The multi billionaire reiterated that Nigeria was not prepared for the COVID-19 war, hence theseemingly difficult struggle to deal with it.
Further,he explained that the sudden rush for e-learning in the country was what he hadanticipated 15 years ago but added that the Nigerian government did not buy theproposal to make e-learning a life style among the people, noting that COVID-19has validated his assertion that without digital technology as a way of lifeand doing business, a nation cannot be truly independent or sovereign in the21st century.
Eke advised companies and organisations including those in the public sector thatfailed to take advantage of COVID-19 realities to scale up their technologiesas necessary tools in the workplace will either suffer huge loss or go intoextinction.
He predicted that under Post COVID-19, “a lot will change; a lot of companies will die. We are witnessinghuge disruption with digital solutions which have taken the form oftechnologies worth millions of naira invested to provide teleconferencing as weused to know it. Today, it’s Zoom. That’s disruption and such incidents willcontinue to define mankind.”
TheZinox boss, who is credited with pioneering a series of innovative firsts inthe Nigerian technology sector, insisted that Nigeria must see opportunitiesinherent in the post COVID-19 economy and take advantage of them.
Accordingly to him “Isee infinite possibilities and opportunities arising from the COVID-19pandemic. One of such was that, instead of importing face masks from China oranywhere, the government ought to have deliberately engaged Nigerians tailors,put them in school halls, give them electricity. They already have theirmachines. By the time we create such clusters in different states, we wouldhave locally produced face masks that would serve 200 million people and thatwould translate to millions of naira for the tailors and indirectly for thegovernment. The same tailors can transit to making school uniforms, underwears, ties, bed sheets and pillow cases, designer dresses etc., after thepandemic rather than having some schools import their uniforms from Asia andEurope,” he said.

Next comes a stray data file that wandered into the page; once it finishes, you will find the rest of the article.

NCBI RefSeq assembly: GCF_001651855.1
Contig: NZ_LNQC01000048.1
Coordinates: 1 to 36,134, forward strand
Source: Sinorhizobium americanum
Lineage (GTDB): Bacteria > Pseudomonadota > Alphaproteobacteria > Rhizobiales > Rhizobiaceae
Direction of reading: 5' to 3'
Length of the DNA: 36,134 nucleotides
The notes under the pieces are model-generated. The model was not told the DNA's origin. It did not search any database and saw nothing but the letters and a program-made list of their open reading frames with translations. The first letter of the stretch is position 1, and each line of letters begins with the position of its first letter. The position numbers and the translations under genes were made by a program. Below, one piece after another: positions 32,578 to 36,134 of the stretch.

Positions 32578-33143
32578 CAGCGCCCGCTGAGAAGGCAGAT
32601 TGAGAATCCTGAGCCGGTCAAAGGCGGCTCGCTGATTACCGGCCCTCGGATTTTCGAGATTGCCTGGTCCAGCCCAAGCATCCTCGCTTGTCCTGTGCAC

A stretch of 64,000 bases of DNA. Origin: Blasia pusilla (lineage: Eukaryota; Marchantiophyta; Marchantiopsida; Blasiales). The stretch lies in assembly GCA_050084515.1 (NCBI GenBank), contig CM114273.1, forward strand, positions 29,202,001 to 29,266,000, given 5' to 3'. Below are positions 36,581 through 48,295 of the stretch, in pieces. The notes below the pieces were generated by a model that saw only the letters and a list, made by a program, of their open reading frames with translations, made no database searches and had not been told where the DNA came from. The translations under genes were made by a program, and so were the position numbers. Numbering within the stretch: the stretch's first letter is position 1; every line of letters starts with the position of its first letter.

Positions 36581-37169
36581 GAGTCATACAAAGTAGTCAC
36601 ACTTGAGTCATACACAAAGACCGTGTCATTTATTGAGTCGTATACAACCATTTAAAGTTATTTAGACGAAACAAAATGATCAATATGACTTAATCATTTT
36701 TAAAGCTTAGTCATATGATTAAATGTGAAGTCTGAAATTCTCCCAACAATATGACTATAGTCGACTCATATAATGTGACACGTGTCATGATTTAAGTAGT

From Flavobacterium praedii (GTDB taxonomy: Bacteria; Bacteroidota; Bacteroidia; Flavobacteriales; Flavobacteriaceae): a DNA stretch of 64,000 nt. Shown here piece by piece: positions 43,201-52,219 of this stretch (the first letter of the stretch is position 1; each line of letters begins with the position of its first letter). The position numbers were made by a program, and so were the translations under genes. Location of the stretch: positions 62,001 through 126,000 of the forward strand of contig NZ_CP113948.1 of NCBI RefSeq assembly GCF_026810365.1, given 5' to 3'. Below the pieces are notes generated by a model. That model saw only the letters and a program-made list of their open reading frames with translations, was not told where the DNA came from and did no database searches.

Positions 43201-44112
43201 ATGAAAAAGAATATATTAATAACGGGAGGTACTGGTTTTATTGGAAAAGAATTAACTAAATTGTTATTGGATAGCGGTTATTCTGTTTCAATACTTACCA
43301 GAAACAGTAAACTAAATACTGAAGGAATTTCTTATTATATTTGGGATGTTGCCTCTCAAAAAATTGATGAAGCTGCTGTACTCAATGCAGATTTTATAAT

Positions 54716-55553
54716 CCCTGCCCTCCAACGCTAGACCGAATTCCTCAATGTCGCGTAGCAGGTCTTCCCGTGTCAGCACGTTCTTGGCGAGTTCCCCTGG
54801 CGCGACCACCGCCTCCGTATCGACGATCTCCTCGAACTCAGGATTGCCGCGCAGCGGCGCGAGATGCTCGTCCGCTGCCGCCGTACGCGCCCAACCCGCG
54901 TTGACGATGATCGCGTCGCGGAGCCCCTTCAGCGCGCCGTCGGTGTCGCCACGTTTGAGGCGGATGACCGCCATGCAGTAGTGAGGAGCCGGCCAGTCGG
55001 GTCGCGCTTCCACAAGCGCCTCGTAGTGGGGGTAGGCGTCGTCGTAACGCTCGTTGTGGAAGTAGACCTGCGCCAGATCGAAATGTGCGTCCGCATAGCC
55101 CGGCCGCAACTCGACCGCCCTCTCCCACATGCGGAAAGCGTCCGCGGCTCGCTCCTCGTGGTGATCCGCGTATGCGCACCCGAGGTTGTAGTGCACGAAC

Ekeh,a global advisor to renowned technology giants, Microsoft and the first topioneer e-commerce in Africa when he launched BuyRight Africa.com, regrettedthat the Federal Government lost an opportunity to help grow e-commerce when itfailed to initially clearly delineate e-commerce workers as persons onessential duty and e-commerce as essential service during the lockdown. Hecited the example of Amazon which, through the support of the United Statesgovernment went a long way in helping Americans observe social distancing andkeeping many employed even during the lockdown.
Theserial digital entrepreneur added that e-commerce is a very cost-intensiveventure, noting that e-commerce companies in Nigeria such as Konga are bearinghuge losses in view of the complicated and exorbitant applications which drivethe business and their status as heavy employers of labour.
Nevertheless, Ekeh insists that despite the lost opportunity, e-commerce remains the future of Nigeria and Africa in terms of jobs and wealth creation. The only difference between the success recorded here and in other climes, he disclosed, was the institutional support received by players in the sector.